A parody of Goldsmith's The Deserted Village, signed "C." This political poem is part of the Port Folio's ongoing attack on Thomas Jefferson and his democratic political party. In the wake of Jefferson's triumphant reelection in 1804, patronage at the Dram Shop has fallen off badly, as political bribes are no longer being administered: "How often have I bless'd each rainy day, | When toil, remitting, lent its turn to play, | And all the sweating train from labour come | To praise the president, — inspir'd by rum; | While drunken democrats with fury prate, | Th' ignorant listening, as the wise debate." In addition to fueling political contests, alcohol was a perennial topic of burlesque poetry.
Dear —! noisiest dram shop of the plain,
Where Rum and Brandy cheer'd the staggering swain,
Where tippling sots their earliest visit paid,
And drunken guests the parting hour delay'd:
Dear lowly seat of drunkenness and vice,
Where every sport some virtue could entice;
How often have I stagger'd o'er thy floor,
When my own wretchedness was felt no more!
How often have I held the empty mug,
Paus'd o'er the wooden bench, and broken jug;
The never-failing keg, the busy spoon,
The sign, the red-nosed image of the moon,
The spreading elm, with seats beneath the shade,
For sickening, staff-supported, drunkards made!
How often have I bless'd each rainy day,
When toil, remitting, lent its turn to play,
And all the sweating train from labour come
To praise the president, — inspir'd by rum;
While drunken democrats with fury prate,
Th' ignorant listening, as the wise debate,
Whose zeal increas'd, whose arguments grew sound,
With every mug of toddy that went round,
And still, as every repeated falsehood tir'd,
Succeeding lies were offer'd, and admir'd,
The tippling patriots, who sought renown,
By holding out, to drink each other down,
Unmindful of their country, friends, or home,
While flowing mugs were handed round the room—
The tapster's prying glances on the floor,
To see who's drunk, or has not paid his score—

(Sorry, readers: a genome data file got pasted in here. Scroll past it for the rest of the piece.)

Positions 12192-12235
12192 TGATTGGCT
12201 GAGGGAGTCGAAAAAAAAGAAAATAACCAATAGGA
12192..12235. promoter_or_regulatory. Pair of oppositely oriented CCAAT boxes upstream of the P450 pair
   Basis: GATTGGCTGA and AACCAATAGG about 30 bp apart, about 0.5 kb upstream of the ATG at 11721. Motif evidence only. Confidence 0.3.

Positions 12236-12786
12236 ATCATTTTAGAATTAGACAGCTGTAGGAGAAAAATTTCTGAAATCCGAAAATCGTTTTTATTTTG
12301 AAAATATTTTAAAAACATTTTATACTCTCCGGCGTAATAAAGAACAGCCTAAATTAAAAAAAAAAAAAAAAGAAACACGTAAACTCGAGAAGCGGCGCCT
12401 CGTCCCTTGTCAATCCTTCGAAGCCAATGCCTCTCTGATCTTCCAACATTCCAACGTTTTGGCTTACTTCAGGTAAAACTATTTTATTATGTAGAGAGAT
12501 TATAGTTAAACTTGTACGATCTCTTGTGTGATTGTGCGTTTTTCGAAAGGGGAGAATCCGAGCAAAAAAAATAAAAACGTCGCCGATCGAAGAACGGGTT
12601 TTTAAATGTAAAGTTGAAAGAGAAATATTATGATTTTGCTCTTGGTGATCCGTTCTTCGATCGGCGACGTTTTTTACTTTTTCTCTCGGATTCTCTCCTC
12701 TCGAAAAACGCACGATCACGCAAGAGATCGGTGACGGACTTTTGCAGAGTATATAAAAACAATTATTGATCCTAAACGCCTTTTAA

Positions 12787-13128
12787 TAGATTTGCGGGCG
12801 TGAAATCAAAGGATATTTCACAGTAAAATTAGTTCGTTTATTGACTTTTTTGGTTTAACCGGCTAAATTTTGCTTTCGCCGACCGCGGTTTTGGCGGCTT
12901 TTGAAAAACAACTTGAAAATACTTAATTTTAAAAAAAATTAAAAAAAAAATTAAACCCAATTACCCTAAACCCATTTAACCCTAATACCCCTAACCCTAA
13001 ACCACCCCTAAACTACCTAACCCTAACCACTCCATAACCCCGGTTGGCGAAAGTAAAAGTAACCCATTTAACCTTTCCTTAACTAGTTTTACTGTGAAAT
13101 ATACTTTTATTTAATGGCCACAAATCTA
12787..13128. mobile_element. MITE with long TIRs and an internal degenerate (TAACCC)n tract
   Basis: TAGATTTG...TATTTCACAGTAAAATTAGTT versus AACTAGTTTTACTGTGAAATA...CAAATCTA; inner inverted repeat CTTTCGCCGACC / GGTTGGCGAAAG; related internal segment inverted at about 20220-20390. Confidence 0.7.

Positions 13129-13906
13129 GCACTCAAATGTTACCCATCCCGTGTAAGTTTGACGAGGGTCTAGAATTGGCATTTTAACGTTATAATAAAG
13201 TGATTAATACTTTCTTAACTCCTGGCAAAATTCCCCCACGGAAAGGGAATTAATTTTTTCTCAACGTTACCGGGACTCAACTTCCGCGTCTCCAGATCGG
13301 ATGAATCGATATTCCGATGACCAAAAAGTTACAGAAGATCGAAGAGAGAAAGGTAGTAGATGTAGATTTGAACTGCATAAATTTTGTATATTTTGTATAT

These were thy charms, sweet Dram shop! guests like these,
With drunken strife, taught politics to please;
These round thy walls their staggering partners led,
These were thy charms — but all these charms are fled.
Dear lowly Dram shop! loveliest of the lawn,
Thy flip is fled, and all thy guests are gone;
Amid thy casks Sir Richard's hand appears,
And draining kegs demand our rising tears;
The lonely landlord drains the dernier drop,
His trembling hand uplifts the half-fill'd cup,
No more the dram with sparkling brightness glows,
But as he sips the muddy current flows.
Along thy path, a solitary sot
Now pensive walks, and mourns thy hapless lot,
Now from his course averts his watery eye,
Looks at thy door, and hickups out a sigh,
To see the silent haunt, and broken seat,
Where, lousy politicians us'd to meet;
Who, now no more to writs and duns a prey,
Are made the petty tyrants of the day.
Ill fares the ruler — soon his power decays,
Who dares do right, nor court the rabble's praise;
Reason and Truth his conduct may commend,
Falsehood opposes, and obtains its end;
But Prejudice, upheld by foolish Pride,
When once 'tis fix'd, is never set aside.
A time there was, ere demos rul'd the state,
When here they met to tipple and debate;
For them the candidate his rum would pour,
Give just enough to lay them on the floor;
Their best design, th' election to promote,
And their best wealth, a democratic vote.
But times are chang'd, new rulers are elected;
Along thy path no more the noisy throng
At midnight roar the bacchanalian song;
No more their drunken shouts my ears invade,
But solemn silence saddens in thy shade.
Those tippling trains, whom bribery bade to come,
Those humble guests, who ask'd for nought but rum,
Those sots, who drank when every mug went round,
Stept at each step, and lengthen'd on the ground;
These all to Monticello now have flown,
And left the landlord to get drunk alone.